Member of the reality-based community of progressive (not anonymous) Massachusetts blogs
Many of of us simply accept the notion that Lowell is destined to be a city strapped by poverty, with a broad swath of social maladies plaguing it. That this condition just is.
Do we ever wonder, if those serving the less fortunate among us are truly motivated to minimize poverty? Or, are they inclined to sustain an “acceptable level,” so that they may enjoy a long and fulfilling career? Do the do gooders do as much good, as they could do?
Community Teamwork, Inc. is the mothership of such services.
SAVE COMMUNITY ACTION!
WE NEED YOUR HELP!
Programs that serve our Most Vulnerable Citizens are targeted for cuts by the Obama Administration. See our fact sheet to see how Community Action impacts the Greater Lowell area. Help save Community Action–the only nation-wide program providing a comprehensive approach to helping vulnerable families! Find out more at www.capworks.org
Mission CTI’s Mission is to assist low-income people to become self-sufficient, to alleviate the effects of poverty, and to assist low-income people to participate in the decisions that affect their lives.
CTI will be an advocate and catalyst for systemic change on issues that affect low-income people, including education, workforce training, housing, economic development, and civic engagement.
CTI is not a passive organization, by the way. They work hard at engaging the community around them, applying themselves at every level. My understanding is that CTI’s Executive Director Karen Fredericks
Testerman encourages staff members to seek public office.
This holistic philosophy has recently taken an interesting turn.
Besides CTI, he is also representing the Massachusetts Chiropractic Society and a California-based educational services firm he also does consulting work for.
In addition to running his Lowell-based law firm, Panagiotakos has also worked as a strategic policy adviser for the firm Greenwood & Hall, a national educational firm that contracts with universities to assist with admissions, financial services, retention and other student services, after leaving the Senate. Greenwood & Hall is now one of Panagiotakos’s lobbying clients.
Panagiotakos said he is still working out what his clients’ legislative priorities will be. He said he is not advocating for any particular piece of legislation.
He said his work with CTI, a local nonprofit community action agency, will focus on issues such as housing, homelessness, mental health assistance and employment.
“Right now it’s in its infancy,” he said. “Strategizing. Getting it up and running.”
In the 1990’s, President Clinton and Speaker Gingrich charted a course that was meant to cut the welfare roles. However, let’s consider what has happened since then. What have we accomplished? And, as we strive to shrink government until we can drown in a bathtub, do we mean to make government go away? Or, are we simply transforming it? Are we creating a privatized system that sustains itself on tending to the needy in such a way that poverty will continue to be generational?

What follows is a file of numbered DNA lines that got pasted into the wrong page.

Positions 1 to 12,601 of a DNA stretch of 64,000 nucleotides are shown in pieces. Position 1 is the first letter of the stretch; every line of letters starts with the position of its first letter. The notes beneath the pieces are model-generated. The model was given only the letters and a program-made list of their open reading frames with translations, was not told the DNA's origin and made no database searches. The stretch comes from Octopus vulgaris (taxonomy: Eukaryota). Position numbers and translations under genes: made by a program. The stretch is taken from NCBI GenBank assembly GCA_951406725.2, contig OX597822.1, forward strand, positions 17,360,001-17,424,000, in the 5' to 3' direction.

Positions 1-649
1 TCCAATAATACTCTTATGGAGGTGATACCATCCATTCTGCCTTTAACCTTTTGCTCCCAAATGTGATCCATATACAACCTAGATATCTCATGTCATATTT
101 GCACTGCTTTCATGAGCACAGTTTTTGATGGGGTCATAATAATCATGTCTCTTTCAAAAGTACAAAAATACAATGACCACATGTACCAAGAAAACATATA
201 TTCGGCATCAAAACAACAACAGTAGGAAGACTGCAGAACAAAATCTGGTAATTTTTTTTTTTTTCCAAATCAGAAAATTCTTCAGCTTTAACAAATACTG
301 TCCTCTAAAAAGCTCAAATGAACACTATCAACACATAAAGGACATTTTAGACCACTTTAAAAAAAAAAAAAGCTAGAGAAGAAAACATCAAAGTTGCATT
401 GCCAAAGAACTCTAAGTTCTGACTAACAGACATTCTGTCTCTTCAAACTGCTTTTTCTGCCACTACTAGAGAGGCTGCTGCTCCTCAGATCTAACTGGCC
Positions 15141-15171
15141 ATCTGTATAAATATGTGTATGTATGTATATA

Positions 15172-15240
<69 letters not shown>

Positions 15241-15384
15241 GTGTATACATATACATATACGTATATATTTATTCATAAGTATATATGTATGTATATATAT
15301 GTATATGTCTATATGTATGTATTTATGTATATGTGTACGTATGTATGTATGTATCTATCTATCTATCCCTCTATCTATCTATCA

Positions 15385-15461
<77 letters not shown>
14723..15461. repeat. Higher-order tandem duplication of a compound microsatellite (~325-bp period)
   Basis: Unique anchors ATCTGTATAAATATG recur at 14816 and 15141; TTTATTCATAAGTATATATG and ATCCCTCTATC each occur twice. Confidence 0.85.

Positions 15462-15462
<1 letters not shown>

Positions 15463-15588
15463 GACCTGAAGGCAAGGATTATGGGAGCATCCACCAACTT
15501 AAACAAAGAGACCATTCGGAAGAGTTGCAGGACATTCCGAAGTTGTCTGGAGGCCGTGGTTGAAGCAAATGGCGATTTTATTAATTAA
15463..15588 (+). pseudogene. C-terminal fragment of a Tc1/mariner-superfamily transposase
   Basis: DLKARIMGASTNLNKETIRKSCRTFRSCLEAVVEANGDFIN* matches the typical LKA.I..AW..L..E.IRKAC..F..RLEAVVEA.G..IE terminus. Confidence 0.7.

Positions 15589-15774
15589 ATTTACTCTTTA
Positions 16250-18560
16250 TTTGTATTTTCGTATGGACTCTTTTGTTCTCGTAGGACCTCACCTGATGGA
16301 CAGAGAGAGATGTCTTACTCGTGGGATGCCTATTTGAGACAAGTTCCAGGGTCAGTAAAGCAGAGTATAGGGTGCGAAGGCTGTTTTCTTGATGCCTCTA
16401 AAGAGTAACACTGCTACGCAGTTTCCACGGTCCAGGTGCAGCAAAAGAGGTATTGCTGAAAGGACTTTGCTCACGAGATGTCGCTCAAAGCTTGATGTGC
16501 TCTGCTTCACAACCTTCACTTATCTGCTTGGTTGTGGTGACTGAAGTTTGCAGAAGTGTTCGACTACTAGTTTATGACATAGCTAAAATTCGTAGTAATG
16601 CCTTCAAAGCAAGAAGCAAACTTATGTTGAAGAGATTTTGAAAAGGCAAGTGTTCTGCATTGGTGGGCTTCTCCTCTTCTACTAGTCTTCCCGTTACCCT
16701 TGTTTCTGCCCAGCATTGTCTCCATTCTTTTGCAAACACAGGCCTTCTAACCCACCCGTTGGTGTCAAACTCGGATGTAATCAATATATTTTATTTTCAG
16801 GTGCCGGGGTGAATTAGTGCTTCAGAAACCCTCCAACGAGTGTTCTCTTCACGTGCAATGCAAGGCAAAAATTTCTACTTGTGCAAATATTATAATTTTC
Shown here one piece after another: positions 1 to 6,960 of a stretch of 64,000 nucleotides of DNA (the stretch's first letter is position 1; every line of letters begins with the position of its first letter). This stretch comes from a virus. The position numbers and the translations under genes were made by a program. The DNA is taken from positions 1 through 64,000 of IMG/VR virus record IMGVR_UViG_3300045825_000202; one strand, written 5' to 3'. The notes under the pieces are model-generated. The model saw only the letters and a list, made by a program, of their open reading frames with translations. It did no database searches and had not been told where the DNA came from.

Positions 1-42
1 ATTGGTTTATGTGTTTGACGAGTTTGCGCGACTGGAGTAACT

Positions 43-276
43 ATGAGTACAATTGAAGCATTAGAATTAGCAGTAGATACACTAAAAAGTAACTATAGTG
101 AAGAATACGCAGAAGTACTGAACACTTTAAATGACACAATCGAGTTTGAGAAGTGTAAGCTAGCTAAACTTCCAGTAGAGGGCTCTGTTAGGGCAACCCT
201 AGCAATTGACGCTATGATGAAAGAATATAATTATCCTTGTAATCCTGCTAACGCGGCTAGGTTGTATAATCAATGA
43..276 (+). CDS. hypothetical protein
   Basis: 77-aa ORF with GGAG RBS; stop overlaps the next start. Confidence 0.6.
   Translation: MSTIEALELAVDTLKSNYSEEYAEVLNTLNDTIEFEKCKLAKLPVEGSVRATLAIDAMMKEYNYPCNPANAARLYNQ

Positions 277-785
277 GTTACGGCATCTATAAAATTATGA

Taxpayers are burdened with huge costs associated to micro-economies fastened to industries in Energy, Defense & Health Care sectors. When we try to cut these “structural costs,” a legion of advocates gush forth to quell the populist uprising.
Locally, we have our own micro-economy. How many homes/apartments are paid for or subsidized by Section 8? How much home heating is subsidized? Food? Do the sellers of these goods and services take a “haircut?” We know doctors don’t get full rate for Medicaid? Do absentee landlords get full market rate for the apartments they rent? We have local convenience stores trading EBT credits for booze and cigarettes. Have you heard about the sting busting these store owners? ;v)
Truthfully, part of me is proud, and thankful, that Lowell endeavors to help the less fortunate. I was lucky enough to have had someone there when my family was challenged. It is critical that a safety net be there for those that need a “hand up.” Further, there are those among us that will always need a “hand out.” For various reasons, some folks can’t make it on their own. As humans, we must do what we can to assist, if not completely carry them. In between the brackets of occasional assistance and full institutional care is the wheelhouse of many not-for-profit organizations, like CTI. What checks and balances do we have to ensure that they are run efficiently? That the senior management and executive staff are fairly compensated for what the do? For those skeptical that govenment can, let alone should, provide such services; what proof can we give them?
Once, this city was great at pumping out cloth. That carried Lowell for several decades. Now, we excel at propping up paupers. How long can we do this? How long should we?
PS. For context, please watch the video below. Thanks to Felicia Sullivan for her timely facebook post.
[powered by WordPress.]
|« Jan||Mar »|
40 queries. 1.310 seconds